Common FAQs - When Does Shelving Become Racking?
Difference between racking and shelvingback to list
20 April 2020
Q. What is the difference between Racking and Shelving?
A. A key difference between racking and shelving is that shelving is almost always loaded by hand and the weight of the individual goods carried is comparatively low (typically less than 25kg), furthermore the total weight carried in a bay of shelving will typically be less than 4T. Racking is typically loaded by machine (forklift truck or crane) and the unit loads carried are typically heavy, i.e. many hundreds of kg; pallet weights exceeding 1T are common. The weight of goods carried in a bay of racking can exceed 40T in extreme circumstances. Racking is typically, therefore, a heavier duty system than shelving utilising larger members and thicker material.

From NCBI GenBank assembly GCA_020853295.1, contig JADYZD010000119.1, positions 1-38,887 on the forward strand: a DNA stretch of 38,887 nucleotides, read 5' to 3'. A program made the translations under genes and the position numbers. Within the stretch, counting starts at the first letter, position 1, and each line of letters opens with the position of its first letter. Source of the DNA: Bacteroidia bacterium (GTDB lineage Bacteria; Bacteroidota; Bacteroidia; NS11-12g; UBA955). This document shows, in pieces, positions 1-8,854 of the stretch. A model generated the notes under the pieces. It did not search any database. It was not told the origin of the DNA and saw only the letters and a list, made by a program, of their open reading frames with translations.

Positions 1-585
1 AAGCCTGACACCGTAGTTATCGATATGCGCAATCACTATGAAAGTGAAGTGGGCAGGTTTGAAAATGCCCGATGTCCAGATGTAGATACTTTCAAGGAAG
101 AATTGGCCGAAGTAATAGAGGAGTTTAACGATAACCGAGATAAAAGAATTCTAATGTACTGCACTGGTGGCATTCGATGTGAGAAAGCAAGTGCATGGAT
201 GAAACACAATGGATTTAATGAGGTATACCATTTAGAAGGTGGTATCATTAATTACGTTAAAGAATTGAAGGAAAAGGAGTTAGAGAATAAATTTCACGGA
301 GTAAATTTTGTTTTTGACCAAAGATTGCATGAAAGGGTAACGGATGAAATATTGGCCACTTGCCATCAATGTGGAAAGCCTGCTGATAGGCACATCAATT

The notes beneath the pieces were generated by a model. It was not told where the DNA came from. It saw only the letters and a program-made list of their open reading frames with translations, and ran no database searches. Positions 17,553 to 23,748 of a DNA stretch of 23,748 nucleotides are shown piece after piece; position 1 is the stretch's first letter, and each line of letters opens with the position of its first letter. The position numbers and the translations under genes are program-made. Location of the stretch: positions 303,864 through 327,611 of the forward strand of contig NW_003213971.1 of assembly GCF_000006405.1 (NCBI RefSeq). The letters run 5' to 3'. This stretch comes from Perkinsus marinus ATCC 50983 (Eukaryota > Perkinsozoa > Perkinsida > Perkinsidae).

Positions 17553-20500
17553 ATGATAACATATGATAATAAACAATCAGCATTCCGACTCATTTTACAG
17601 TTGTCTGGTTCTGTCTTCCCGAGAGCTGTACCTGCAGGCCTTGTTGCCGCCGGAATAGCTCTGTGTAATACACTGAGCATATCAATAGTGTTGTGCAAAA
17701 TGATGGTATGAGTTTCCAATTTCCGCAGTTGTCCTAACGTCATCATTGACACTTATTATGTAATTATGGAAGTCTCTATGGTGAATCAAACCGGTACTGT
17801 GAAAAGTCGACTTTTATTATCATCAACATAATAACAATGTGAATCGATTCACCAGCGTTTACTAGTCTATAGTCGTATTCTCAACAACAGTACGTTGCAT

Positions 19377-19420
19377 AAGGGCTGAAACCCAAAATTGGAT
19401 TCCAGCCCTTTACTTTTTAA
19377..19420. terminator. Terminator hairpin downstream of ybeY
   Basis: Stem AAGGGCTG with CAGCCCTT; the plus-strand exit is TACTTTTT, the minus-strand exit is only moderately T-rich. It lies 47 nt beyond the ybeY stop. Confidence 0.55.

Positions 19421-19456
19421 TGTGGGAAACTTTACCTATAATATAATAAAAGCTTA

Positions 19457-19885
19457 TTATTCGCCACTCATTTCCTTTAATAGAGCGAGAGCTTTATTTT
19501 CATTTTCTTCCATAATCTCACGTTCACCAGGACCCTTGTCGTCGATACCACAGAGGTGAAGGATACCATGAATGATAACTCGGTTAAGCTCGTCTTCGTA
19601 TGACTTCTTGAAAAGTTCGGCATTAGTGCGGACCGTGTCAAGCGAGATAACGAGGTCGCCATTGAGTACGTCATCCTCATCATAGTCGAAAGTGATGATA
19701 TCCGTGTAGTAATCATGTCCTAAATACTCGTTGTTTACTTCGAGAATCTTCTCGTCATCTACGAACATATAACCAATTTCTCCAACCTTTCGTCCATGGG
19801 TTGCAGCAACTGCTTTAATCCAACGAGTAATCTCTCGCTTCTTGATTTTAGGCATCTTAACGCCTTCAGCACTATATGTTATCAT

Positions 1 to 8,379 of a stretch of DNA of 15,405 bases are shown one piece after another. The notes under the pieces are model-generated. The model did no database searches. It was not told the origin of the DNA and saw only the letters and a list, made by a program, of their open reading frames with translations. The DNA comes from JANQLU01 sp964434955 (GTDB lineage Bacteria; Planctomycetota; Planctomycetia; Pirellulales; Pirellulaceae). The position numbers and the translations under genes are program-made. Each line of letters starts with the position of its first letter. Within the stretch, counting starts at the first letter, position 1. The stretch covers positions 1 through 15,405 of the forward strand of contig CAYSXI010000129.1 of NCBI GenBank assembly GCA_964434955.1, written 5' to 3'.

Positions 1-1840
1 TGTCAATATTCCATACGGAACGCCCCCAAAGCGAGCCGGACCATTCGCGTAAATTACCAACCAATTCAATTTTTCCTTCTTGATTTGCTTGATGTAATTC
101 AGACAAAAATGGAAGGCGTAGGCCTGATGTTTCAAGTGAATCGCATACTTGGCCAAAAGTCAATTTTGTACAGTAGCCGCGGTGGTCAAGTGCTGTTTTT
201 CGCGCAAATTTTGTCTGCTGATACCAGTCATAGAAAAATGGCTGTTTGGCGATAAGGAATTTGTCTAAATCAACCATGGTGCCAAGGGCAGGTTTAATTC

If a racking structure has some sort of flat surface (decking, panels etc.) positioned on the beams then (with appropriate design) it is possible to use a racking structure as shelving. It is impossible to safely use a shelving structure as racking, i.e. storing pallets etc.
SEMA defines racking as:
A skeleton framework of fixed or adjustable design to support loads generally without the use of shelves. The term racking is usually qualified, e.g. Pallet Racking, Tyre Racking, Drum Racking etc.
Adjustable pallet racking is defined as:
A system of upright frames that are connected by horizontal beams to provide pallet storage levels, which can be adjusted vertically.
SEMA defines Shelving as:
A series of load carrying surfaces (shelves) supported by upright frames
Unfortunately, many people are not particularly precise in the use of these terms and will interchange them, which can lead to confusion.